can someone explain how to read

Discussion in 'Grammar & Pronunciation' started by rsalc1, May 17, 2009.

  1. rsalc1

    rsalc1 Well-Known Member

    Can someone explain to me how to read the results of a search in

    Here are two examples of words that I looked up:

    SLOVNÍ TVARY: pivovar ~ pivovare ~ pivovarech ~ pivovarem ~ pivovaři ~ pivovařích ~ pivovařovi ~ pivovaru ~ pivovarům ~ pivovary

    p pivovar, -u m.

    SLOVNÍ TVARY: hrad ~ hrade ~ hradech ~ hradem ~ hradu ~ hradům ~ hrady

    h hřad, -u m.

    I think that the -u next to the word is its genitive.
    But it is difficult for me to understand the line SLOVNI TVARY because the cases are in no apparent order.

    For example, hrad looks like:
    nom sg ~ vocative sg ~ locative pl ~ instrumental sg ~ genitive sg/dative sg/locative sg ~ genitive pl ~ nominative pl/vocative pl/instrumental pl

    Is this correct?

    But this order may not be the same for other words, right?
  2. bibax

    bibax Well-Known Member

    :!: Don't use!

    The grammatical forms on are generated by software (not udated) in random order. I think it is an older version of a spell-checker engine. There are many mistakes.

    The whole internet is full of similar nonsenses. :)

    Btw, hřad is somethin else than hrad.
    There are both the animate and inanimate forms for pivovar (brewery). :D
  3. rsalc1

    rsalc1 Well-Known Member

    Bibax, thanks for your reply. really doesn't help me because the results are in no particular order.

    I noticed that lays out the results on a table.
    Can I trust prirucka or is it also software-generated, liable to have errors?

    Up to now I knew that pivovar was inanimate (I've visited a couple of pivovary in Praha)
    but now I learned that pivovar(animate)=brewer (the guy who makes the beer) :lol:
  4. wer

    wer Well-Known Member

    That’s a dictionary by the Institute of the Czech Language of the Academy of Sciences of the Czech Republic. The authority of the institute is not undisputed but it’s most likely the best authority you can get.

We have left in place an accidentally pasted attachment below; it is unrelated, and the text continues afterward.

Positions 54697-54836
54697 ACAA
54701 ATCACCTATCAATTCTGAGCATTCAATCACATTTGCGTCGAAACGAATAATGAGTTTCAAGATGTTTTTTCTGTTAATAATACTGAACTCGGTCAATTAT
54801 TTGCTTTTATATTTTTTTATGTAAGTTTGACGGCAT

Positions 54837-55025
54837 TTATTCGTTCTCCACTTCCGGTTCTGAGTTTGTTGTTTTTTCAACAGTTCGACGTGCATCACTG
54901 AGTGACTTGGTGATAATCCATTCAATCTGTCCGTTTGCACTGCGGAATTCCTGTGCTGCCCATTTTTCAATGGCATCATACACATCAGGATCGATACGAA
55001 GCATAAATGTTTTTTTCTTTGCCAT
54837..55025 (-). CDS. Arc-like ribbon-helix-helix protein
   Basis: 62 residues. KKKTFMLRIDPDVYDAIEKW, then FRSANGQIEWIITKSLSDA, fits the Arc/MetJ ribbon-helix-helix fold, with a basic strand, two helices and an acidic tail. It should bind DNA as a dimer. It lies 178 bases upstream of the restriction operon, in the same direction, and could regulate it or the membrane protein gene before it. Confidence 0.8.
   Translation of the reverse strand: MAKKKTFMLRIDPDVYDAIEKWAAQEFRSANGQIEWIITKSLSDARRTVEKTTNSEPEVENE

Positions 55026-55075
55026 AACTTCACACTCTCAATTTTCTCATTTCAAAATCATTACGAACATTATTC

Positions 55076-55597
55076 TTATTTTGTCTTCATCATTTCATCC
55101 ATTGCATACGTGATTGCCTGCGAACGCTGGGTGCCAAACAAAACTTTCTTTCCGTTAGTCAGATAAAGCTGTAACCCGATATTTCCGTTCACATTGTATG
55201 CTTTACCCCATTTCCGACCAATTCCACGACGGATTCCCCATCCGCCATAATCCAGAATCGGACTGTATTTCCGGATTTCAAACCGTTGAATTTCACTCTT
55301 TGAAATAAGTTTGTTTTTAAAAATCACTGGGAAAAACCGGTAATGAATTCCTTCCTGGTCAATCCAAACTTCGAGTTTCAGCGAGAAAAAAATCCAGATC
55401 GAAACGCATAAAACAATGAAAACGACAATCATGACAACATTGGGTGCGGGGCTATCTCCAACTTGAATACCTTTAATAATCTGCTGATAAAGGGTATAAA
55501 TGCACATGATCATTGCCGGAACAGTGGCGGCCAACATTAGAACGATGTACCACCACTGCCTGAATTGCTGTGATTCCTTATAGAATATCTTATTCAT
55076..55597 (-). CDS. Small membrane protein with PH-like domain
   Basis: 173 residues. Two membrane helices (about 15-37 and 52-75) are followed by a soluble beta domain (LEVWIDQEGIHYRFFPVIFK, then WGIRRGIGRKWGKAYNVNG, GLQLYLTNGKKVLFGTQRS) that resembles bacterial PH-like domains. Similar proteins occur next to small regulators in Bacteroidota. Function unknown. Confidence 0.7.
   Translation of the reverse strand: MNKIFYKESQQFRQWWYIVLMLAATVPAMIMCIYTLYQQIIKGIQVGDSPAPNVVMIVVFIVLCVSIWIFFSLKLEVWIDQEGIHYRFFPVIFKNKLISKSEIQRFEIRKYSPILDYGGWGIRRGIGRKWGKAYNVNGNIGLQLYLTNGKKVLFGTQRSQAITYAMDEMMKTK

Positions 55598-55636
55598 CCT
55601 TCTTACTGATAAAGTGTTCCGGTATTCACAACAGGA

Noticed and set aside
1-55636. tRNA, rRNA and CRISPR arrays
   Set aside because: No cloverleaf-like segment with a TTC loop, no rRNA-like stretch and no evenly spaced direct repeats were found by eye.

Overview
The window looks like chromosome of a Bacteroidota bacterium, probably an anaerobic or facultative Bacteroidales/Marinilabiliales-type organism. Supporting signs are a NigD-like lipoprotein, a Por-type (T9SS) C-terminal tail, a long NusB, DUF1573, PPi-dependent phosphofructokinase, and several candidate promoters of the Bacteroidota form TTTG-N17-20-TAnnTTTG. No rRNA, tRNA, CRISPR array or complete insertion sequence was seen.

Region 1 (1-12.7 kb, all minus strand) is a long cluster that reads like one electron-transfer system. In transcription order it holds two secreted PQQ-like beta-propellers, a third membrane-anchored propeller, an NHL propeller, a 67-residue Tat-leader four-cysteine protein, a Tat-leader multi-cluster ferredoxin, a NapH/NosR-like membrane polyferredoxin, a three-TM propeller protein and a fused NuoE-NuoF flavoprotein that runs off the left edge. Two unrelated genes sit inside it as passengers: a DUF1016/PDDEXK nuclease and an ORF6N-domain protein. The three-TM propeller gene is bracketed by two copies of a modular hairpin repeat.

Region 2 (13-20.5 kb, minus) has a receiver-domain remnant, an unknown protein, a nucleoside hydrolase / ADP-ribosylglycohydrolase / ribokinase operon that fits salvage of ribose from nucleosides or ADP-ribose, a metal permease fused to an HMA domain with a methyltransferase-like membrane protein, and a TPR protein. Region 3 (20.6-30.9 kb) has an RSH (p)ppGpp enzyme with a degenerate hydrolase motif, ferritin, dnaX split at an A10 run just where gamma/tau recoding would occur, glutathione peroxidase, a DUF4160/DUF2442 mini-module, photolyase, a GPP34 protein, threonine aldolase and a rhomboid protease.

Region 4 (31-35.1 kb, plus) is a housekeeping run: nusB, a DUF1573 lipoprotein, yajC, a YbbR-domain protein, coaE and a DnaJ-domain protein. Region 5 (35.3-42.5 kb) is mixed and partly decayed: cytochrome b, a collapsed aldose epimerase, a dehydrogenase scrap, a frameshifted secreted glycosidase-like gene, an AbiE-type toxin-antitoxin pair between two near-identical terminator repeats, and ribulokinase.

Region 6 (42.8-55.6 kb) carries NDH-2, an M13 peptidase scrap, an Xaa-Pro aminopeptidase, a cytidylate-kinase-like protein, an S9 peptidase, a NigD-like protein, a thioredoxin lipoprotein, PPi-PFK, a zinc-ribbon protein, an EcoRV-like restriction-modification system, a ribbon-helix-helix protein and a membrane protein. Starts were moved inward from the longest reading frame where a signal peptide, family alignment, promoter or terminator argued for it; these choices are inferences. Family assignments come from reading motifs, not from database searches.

Putting aside the controversy over the orthography changes propagated by the institute in the 90’s, I found no errors so far. Only sometimes, I find the dictionary incomplete. For example most of the adverbs derived from adjectives are missing (but there are the adjectives).

    No, for me “pivovar” is only the company, or the building.
    The guy who makes the beer is called “pivovarník”, or “sládek” if you mean the chief responsible for the process of brewering.
  5. rsalc1

    rsalc1 Well-Known Member

    Sorry, I got confused.
    According to
    pivovar = brewery
    pivovar = brewer (a person)
    pivovarník = brewer (a person)

    Is the second entry wrong?
  6. Alexx

    Alexx Well-Known Member

    OK it might not be wrong in some antient czech, but nobody will use that now.
  7. wer

    wer Well-Known Member

    Interesting, I found it in the dictionary of historical Czech, but I would never guess it. My guess for the right term in the old Czech would be “pivovarcě” (and it is correct too).

    The other ancient meanings “vaření piva” (= the process of brewing) and “jedna várka piva” (= a quantity brewed in a single process) are much more natural.
  8. bibax

    bibax Well-Known Member

    I think brewer (a person) is rather pivovař (declined like pivař) than pivovar (brewery).

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